Choosing a Community College

Choosing a Community College
Follow these steps to evaluate and choose a community college that is right for you.

Many things factor in one’s selection process when choosing a community college. After briefly introducing you to these factors, we will discuss each factor in detail in turn. Here are some of the selection criteria that students consider when investigating community colleges:

  • Why are you going to school?
  • If you plan to continue with a four-year degree, what type of articulation agreements does the community college have with four-year colleges?
  • What type of coursework do you need?
  • Is cost an issue?
  • Do you want or need a virtual campus?
  • Do you have a four-year college in mind?
  • Location, Location, Location!
  • On-Campus Activities
  • Student Support

Let’s look at each of these factors in detail now that we have introduced them to you.

Most people attending a four-year college go with the sole target of getting a four-year bachelor’s degree to help prepare them for their professional careers. But with community colleges, students attend for different purposes. Many students attend to get a two-year degree. There are, however, other end goals for students including transferring to a four-year college, getting a high school diploma, remedial education including “English as a Second language, personal growth, professional certification, or workplace required continuing education.” While nationwide statistics were not available, numbers are available by looking at records that BellevueCommunity College in Bellevue, Washington, collected from 2002 to 2004 on the purposes that their students reported for their enrollment intent. The following statistics are from their Fall 2004 student population (the statistics do not total 100% probably due to rounding down of their reported numbers)

  • Academic Non-Transfer (2-year program): 48%
  • Academic Transfer: 1%
  • High School Diploma/GED: 9%
  • Personal Development: 9%
  • English as a Second Language: 4%
  • Professional/Technical: 22%
  • Continuing Education: 0%
  • Other/General Studies/Undecided: 6%

The major question should be why are you going to school? Correspondingly, what do you need from your community college? While it makes sense to pick a community college that is close to you, an important thing to decide first is what you need the community college to do for you. Do you want to get a two-year degree, need a particular career certificate, or plan to transfer to a four-year school?

Community colleges vary in their offerings. To find out what community colleges match your needs, go online. College Board offers a College Matchmaker ( you can use to look at what programs community colleges offer. With this interactive tool, you can select that you want to limit your search results to two-year colleges. After that, you can manipulate the selection criteria so that search results will report only community colleges meeting your criteria.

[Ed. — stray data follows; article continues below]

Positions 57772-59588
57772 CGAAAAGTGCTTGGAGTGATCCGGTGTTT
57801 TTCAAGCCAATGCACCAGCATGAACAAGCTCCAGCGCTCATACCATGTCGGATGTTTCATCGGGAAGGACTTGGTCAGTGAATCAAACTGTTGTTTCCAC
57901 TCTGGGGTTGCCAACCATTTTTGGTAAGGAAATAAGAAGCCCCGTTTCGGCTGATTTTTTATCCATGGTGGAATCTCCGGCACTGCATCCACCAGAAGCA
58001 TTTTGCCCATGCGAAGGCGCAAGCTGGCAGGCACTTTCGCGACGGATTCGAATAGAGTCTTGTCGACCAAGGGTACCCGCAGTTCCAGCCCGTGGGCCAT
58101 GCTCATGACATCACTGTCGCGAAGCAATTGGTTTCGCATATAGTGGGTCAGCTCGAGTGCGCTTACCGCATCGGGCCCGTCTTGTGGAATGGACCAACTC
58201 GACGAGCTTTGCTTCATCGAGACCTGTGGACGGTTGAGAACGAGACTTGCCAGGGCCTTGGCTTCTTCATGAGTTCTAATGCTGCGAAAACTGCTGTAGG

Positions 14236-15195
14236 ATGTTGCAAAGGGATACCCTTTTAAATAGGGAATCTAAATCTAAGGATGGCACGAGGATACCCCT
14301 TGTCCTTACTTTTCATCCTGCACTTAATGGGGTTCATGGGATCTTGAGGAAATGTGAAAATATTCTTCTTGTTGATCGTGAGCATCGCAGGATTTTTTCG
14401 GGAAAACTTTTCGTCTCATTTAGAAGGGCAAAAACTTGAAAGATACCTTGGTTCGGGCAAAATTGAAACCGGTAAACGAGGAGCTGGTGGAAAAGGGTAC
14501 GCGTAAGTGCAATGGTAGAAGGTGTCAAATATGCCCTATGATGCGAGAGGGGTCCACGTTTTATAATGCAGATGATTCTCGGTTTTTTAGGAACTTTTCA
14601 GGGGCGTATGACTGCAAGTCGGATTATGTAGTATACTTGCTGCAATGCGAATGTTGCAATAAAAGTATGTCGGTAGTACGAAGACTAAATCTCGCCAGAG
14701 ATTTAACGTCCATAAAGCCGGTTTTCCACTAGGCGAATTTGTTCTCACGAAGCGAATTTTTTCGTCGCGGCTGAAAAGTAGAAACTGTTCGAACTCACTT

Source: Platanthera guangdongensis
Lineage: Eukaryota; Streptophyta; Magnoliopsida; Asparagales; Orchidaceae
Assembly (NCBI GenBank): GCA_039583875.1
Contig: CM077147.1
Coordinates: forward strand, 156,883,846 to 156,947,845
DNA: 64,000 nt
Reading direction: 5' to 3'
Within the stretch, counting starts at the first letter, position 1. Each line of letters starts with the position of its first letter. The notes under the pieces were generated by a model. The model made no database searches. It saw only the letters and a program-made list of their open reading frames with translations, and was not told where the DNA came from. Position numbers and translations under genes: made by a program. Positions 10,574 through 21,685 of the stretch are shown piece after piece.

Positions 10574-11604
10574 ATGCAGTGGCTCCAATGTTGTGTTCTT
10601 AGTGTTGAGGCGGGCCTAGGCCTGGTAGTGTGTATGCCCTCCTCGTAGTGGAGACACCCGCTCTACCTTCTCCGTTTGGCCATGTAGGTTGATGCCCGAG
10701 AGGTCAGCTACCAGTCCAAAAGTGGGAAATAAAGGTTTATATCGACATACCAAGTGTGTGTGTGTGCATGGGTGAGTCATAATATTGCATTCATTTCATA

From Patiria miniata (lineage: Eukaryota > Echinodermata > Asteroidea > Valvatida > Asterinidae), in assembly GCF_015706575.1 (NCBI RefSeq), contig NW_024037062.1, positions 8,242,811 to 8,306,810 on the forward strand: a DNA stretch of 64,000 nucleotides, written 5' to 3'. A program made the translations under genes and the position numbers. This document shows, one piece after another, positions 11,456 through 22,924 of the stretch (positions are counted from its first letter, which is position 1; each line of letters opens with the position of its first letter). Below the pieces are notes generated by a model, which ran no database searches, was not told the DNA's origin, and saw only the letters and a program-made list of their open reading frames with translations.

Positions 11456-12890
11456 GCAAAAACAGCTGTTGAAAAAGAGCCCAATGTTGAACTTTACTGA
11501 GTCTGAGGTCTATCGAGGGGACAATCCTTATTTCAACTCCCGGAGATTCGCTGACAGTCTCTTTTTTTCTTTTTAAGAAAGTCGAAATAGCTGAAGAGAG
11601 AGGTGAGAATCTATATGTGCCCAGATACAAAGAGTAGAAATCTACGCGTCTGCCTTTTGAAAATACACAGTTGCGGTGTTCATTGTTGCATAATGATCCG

If you plan to continue with a four-year degree, focus on the articulation agreements.

Many community colleges talk up the possibility for their students to continue on to a four-year college by transferring their undergraduate credits. If this interests you, make sure you read the fine print. Look at the articulation agreements that the community college has in place with four-year colleges. Articulation agreements are formal understandings that “partner” four-year colleges have with local community colleges. The agreements basically say that “Yes, we will give the student full credit in this program of study for these specific courses that they take at your community college.”

If you have ever talked to a transfer student, they probably may have grumbled about how they were not able to transfer all their credits. Hence, they had to spend additional time taking required courses at their new college, since their old coursework did not satisfy all their undergraduate requirements. You do not want to be in this position.

Even if you are not sure what major you want to have if you have a good idea of the four-year colleges that you would like to transfer to after you get your associate’s degree, look into the community college’s articulation agreements with those four-year schools.

For example, in Fairfax, Virginia, George Mason University works closely with Virginia community colleges to help make the process smooth for transfer students. On their website, George Mason states “Admitted students who have earned an AA, AS, or AA&S degree at a Virginia community college will have completed Mason’s general education requirements with the exception of any specific courses required in the major and the upper-level general education requirements of English 302 and Synthesis.”George Mason University goes on to spell out what they recommend students take at a Virginia community college while working on their associate’s degree depending on what major they plan to transfer into at George Mason.

This allows students to get not only the most credit that they can but also, by closely aligning their community college coursework with what their “traditional” students complete, help make the best prepared for upper classwork. Start with the four-year school you want to go to and find out what articulation agreements they have with nearby community colleges. Always use the documentation from the four-year college as opposed to the community college since the four-year college will have the final say when you finally transfer your credits.

What type of coursework do you need?

We have already talked about how some community colleges track better with certain four-year colleges. If you have more than one community college that meets your needs in terms of articulation agreements or programs offered, you may want to compare the schools down to their actual coursework. For example, if the four-year college requires a history general elective, you may want to read the community college’s catalog to see what history courses they offer and whether some interest you more than others.